Pam presented SOLO Taxonomy to the staff several years ago and today’s presentation built on this learning in particular with the school’s new initiative of introducing the ‘active learning‘ programme.
- SOLO’s structure focuses on the observed learning outcomes not the learner themselves. Both surface level or deep level outcomes but the taxonomy also provides language for students to improve their outcomes.
- Connected learners. Every time a learner makes a connection, they achieve deeper learning.
- SOLO provides a different mental model for students that have a fixed mindset or a negative attitude to learning. It challenges the idea held by some students that working hard and failing is more embarrassing than not trying and failing. Looking dumb opens yourself up for put downs. SOLO can resist this tendency by individualising the learning process.
- SOLO taxonomy is a spiral – it never stops spinning. Once you reach extended abstract you begin to access pre-structural ideas as well. Learning is a continuous process.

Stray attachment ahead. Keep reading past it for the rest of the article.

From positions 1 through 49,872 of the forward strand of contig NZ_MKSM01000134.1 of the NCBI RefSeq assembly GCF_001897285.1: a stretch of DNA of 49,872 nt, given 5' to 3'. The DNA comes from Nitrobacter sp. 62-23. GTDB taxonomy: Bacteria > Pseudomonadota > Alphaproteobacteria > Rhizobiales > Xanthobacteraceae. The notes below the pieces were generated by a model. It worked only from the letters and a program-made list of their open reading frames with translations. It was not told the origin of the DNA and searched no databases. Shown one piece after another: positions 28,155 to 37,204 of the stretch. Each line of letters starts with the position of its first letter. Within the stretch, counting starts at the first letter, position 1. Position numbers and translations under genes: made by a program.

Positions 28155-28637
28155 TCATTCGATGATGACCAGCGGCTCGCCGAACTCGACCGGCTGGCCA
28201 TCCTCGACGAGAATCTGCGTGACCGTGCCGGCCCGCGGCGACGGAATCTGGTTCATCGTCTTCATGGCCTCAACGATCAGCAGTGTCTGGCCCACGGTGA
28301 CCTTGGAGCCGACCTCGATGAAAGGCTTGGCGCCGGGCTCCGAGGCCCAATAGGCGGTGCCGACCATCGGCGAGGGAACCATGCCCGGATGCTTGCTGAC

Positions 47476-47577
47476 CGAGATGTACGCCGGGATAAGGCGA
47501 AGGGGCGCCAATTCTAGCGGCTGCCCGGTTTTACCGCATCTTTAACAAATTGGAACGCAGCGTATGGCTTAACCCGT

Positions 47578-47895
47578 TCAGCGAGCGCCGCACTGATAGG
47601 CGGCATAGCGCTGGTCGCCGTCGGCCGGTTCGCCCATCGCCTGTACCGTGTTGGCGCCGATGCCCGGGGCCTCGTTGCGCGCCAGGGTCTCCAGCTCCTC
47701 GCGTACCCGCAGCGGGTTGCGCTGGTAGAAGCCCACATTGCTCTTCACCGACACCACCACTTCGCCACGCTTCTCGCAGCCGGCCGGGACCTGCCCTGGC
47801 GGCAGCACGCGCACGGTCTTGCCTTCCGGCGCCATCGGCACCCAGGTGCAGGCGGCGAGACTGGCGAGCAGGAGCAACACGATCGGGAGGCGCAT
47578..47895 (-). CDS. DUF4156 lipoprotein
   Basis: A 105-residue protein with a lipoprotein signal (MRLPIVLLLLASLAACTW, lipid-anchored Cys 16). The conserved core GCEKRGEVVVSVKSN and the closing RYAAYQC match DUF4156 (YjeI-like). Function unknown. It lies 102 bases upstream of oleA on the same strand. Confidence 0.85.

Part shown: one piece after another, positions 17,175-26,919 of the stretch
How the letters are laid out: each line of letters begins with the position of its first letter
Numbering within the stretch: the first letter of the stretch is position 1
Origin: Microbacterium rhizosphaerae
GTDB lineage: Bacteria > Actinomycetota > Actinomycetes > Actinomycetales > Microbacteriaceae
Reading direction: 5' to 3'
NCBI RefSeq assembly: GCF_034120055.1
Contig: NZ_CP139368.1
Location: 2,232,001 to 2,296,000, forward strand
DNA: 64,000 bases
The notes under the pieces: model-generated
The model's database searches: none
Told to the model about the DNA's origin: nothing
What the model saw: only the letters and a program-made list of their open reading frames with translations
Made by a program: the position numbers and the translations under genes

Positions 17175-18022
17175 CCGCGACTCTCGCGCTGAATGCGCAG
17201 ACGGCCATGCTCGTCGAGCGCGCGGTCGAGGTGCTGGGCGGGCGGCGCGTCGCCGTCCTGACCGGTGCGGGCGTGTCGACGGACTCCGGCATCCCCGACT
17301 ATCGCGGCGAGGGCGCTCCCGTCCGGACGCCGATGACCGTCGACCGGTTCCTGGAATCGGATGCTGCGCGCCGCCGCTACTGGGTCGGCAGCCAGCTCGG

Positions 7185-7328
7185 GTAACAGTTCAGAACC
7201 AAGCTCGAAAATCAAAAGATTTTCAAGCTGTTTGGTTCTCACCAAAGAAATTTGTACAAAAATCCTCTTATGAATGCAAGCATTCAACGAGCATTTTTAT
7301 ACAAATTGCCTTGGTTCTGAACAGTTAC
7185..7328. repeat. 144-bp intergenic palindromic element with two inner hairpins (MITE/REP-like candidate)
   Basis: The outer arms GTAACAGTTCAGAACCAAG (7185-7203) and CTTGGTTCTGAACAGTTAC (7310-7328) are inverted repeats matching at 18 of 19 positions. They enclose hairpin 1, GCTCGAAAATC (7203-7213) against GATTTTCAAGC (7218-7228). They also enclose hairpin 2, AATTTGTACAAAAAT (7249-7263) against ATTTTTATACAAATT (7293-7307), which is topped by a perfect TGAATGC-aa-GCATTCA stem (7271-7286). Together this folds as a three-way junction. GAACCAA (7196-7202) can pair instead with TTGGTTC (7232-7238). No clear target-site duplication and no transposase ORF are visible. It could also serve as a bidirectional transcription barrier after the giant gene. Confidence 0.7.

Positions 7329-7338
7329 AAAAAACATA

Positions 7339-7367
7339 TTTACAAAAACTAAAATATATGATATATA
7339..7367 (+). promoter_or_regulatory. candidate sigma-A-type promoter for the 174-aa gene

Do we overvalue engagement? If you just teach for engagement, do we ever achieve deep learning? This is a real challenge to my philosophy. Reflective question: Have we got a whole lot more engagement or have we got deeper learning outcomes? We risk teaching abstract concepts sometimes when they aren’t engaged. If you are putting SOLO against the active learning model, use it to label the learning outcome – not the kid.
Final thoughts shared in the finale for the day:
- Student inquiry leads to shallow outcomes – a weak pedagogy – you see a lot of stuff collected and presented but not a lot of deep inquiry. Guard against a student collecting and presenting through using the Learning Intention Generator.
- School is about learning. Everything you are charged to do in your classroom is about achievement outcomes. SOLO can be the measure that you gauge how effective this learning is if you can make these concepts real in your classroom.
And finally, the day was finished with a reminder of the hexagon strategy. We wrote words that were associated with active learning and then combined with others to form a map of the topic, making connections and investigating these through learning dialogue. A great collaborative activity.